The Finnish Totalselfhatred, since their appearance on the scene with the full length self-titled just ten years ago, represent that wing of depressive black metal able to combine the despair expressed by the lyrics and the concept, inherent in works related to the subgenre, to a melodic sense that becomes the cornerstone on which are based the most successful albums. Seven years after Apocalypse In Your Heart, when maybe someone had given them up for lost, here they are again among us, these four Finnish musicians, skilled as few others in evoking the most mournful visions, letting the self-annihilation become, thanks to the painful beauty of their music, even an acceptable event. Solitude winds along five medium-long tracks, a time needed for each episode to outline its own melodic and rhyming identity and, for the whole work, to impress itself effectively in the memory of the listeners: on a strictly stylistic level, in fact, the album would not be so naturally cataloged in the dsbm because, beyond the heartbreaking vocals (but not too much compared to other realities), musically we are faced with a work that does not evoke joy but in which the melody plays a key role in most of the tracks, except for the single and rougher Hollow, while in the remaining tracks the balance hangs in favor of the more rarefied and melancholic parts. The almost title track Solitude MMXIII offers poignant guitar melodies, while the existential torment takes on even more intense tones in Cold Numbness and Black Infinity, until the splendid finale with Nyctophilia, which well illustrates what is absurdly the moment of relief for the depressed, the night, the only part of the day in which you can remove the mask and stop pretending to have fun or make social life, which in the end is even heavier than loneliness itself. It is not at all easy to portray suffering and inner discomfort through such clear and relatively accessible musical content: the greatness of Totalselfhatred lies precisely in this gift, which is only possessed by a few.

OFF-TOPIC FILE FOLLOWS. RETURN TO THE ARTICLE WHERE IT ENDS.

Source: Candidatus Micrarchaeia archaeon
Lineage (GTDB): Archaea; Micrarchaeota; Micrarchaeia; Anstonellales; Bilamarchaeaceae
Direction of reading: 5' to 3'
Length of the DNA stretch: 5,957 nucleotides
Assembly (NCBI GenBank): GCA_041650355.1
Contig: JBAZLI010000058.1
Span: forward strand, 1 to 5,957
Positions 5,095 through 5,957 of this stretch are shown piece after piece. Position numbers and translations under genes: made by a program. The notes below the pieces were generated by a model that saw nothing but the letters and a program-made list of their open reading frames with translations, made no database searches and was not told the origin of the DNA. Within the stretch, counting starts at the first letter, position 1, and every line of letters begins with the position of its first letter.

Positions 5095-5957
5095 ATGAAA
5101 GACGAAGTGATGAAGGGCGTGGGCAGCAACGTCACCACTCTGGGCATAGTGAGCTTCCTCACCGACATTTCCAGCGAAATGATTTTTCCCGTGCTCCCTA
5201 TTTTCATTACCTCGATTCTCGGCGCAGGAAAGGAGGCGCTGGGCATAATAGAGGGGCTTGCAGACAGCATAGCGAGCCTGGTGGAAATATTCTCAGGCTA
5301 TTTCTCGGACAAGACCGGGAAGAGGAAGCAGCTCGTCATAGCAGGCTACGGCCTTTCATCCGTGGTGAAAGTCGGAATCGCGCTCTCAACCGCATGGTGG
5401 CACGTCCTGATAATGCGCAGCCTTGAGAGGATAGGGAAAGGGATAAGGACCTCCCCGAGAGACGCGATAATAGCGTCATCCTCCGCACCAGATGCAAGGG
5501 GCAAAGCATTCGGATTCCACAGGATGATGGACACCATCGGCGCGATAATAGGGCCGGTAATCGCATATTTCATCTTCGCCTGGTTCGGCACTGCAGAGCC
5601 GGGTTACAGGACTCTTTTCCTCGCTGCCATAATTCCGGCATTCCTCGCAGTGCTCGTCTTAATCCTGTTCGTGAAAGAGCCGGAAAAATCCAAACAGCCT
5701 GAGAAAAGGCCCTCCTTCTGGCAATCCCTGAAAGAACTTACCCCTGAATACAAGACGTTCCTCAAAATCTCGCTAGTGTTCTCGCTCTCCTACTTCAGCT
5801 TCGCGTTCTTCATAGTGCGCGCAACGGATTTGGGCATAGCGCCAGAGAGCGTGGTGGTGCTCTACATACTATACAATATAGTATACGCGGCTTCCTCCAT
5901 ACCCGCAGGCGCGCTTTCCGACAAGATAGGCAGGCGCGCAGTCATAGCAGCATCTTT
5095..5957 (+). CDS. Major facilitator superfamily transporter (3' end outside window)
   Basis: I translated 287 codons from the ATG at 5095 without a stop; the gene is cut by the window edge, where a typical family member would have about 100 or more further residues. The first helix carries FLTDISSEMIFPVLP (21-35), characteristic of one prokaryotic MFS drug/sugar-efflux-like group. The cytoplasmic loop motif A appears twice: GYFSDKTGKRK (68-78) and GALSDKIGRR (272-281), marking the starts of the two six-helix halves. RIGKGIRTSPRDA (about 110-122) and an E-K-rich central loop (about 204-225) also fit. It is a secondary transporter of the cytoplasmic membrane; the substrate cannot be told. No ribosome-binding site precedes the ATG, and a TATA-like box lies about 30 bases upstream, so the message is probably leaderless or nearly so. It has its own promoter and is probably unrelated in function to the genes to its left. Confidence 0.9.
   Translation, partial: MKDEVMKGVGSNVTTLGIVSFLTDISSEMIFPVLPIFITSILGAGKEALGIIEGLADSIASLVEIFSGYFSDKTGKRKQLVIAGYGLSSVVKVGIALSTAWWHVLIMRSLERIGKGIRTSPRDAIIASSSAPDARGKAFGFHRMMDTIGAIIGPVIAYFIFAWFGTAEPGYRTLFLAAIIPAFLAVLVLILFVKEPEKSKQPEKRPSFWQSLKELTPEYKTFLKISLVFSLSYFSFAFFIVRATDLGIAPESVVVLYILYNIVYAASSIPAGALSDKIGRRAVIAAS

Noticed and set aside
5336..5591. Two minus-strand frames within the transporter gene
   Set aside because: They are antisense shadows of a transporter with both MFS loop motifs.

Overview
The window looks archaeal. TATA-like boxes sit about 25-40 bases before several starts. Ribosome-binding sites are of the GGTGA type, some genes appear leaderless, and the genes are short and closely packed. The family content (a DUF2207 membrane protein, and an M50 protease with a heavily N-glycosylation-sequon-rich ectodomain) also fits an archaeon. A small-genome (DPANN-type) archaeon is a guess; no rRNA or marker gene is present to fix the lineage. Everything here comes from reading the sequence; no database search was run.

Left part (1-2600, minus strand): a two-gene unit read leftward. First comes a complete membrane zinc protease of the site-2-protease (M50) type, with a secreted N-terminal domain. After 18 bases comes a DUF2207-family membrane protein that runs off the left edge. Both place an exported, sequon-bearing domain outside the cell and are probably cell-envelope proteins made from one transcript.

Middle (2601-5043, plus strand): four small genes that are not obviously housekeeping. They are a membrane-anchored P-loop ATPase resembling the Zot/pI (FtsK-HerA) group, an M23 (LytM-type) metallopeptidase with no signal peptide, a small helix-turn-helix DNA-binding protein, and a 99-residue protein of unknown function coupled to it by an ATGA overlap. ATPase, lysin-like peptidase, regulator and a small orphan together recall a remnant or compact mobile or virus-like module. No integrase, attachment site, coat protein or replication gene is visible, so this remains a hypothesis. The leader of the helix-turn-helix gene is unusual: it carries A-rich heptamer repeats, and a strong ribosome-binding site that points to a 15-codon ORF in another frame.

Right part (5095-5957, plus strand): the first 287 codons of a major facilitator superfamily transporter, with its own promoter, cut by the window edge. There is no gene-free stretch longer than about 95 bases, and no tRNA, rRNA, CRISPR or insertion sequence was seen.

2018 – Osmose Productions